Raiffeisen Bank International AG, Austria’s third-biggest lender, plans to complete a sale of as much as 2.25 billion euros ($3.1 billion) in new shares within a month, two people familiar with the bank’s plans said.
Raiffeisen said on Jan. 8 it may sell the new stock within six months in a transaction that may increase its share capital by more than 40 percent, diluting current shareholders. It’s targeting a quicker sale after shares pared some losses following the announcement, said the people who asked not to be identified because the plans aren’t public.
Chief Executive Officer Karl Sevelda is raising cash, selling assets and cutting costs to bolster capital buffers as the European Central Bank is set to scrutinize lenders’ assets to identify reserve shortfalls this year. The central bank’s Asset Quality Review may require banks to raise as much as $200 billion, Ernst & Young LLP said in a report earlier this month.
While Raiffeisen has dropped about 3 percent since its announcement, the shares are still up 4.2 percent this year. They gained 0.4 percent to 26.70 euros in Vienna today. The bank declined 19 percent in 2013.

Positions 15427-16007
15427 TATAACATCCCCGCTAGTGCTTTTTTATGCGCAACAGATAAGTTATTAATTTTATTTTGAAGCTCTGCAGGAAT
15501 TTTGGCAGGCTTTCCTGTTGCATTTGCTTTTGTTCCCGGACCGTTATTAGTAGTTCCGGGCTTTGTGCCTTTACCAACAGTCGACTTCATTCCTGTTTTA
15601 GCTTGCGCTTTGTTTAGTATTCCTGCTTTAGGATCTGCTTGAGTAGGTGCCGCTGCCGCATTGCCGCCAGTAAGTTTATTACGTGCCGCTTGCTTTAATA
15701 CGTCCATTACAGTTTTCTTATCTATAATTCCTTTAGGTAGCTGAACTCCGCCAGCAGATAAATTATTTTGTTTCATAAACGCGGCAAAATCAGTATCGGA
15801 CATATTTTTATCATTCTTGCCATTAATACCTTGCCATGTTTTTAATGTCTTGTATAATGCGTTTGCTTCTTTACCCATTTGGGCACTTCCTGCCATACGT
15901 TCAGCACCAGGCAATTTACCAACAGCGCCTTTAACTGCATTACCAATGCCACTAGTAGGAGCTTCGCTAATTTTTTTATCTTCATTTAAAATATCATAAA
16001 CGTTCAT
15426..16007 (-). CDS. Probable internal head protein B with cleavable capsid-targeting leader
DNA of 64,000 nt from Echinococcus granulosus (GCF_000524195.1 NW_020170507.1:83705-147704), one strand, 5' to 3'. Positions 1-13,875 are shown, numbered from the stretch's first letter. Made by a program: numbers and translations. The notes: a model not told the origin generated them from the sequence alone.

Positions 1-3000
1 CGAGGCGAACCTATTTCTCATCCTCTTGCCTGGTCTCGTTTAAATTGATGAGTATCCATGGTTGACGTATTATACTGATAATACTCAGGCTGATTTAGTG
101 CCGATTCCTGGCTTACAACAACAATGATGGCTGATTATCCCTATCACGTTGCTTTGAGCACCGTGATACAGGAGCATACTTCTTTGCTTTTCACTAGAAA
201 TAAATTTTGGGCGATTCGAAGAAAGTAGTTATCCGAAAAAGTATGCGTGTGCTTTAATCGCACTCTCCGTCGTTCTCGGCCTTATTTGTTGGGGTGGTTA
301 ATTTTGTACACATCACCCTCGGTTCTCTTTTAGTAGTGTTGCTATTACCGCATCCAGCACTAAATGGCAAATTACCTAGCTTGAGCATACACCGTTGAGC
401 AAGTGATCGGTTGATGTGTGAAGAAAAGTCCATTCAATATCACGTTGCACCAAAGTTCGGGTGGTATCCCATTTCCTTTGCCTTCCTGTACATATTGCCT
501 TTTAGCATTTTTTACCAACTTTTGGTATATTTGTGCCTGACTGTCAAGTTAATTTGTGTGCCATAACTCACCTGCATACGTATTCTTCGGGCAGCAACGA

Susanne Langer, a spokeswoman at Raiffeisen, reiterated that the Vienna-based bank plans to sell new shares within the next six months without elaborating.
Raiffeisen is also looking at scaling down or selling subsidiaries in countries where it is losing money or which it now considers too risky. That group includes Ukraine, Hungary and Slovenia, Sevelda has said.
While Raiffeisen last week halted the sale of its Hungarian business “under current circumstances,” it has received “indications of interest” for a sale of its Ukrainian business, Raiffeisen Bank Aval, Langer said. It allowed “certain potential bidders” access to some data for a due diligence, she added without giving details.
Raiffeisen Bank Aval is Ukraine’s fourth-biggest bank with 4.5 billion euros of assets. While a third of its loans are non-performing, the lender more than doubled profit after tax to 72 million euros in the first nine months of 2013.
Raiffeisen plans to bring its core equity Tier 1 ratio, a measure of financial strength under new European Union rules implementing the Basel III accord, to 10 percent in 18 months through the share sale, retained earnings and asset reductions. That capital ratio was 6.5 percent by end-September, it said.
Part of the bank’s plan is to replace state aid and linked capital totaling 2.5 billion euros, which is being phased out by regulators, with the funds raised in the share sale. Raiffeisen Zentralbank Oesterreich AG, which represents a group of cooperative banks and owns 79 percent of Raiffeisen Bank International, will allow its stake to be diluted in the deal.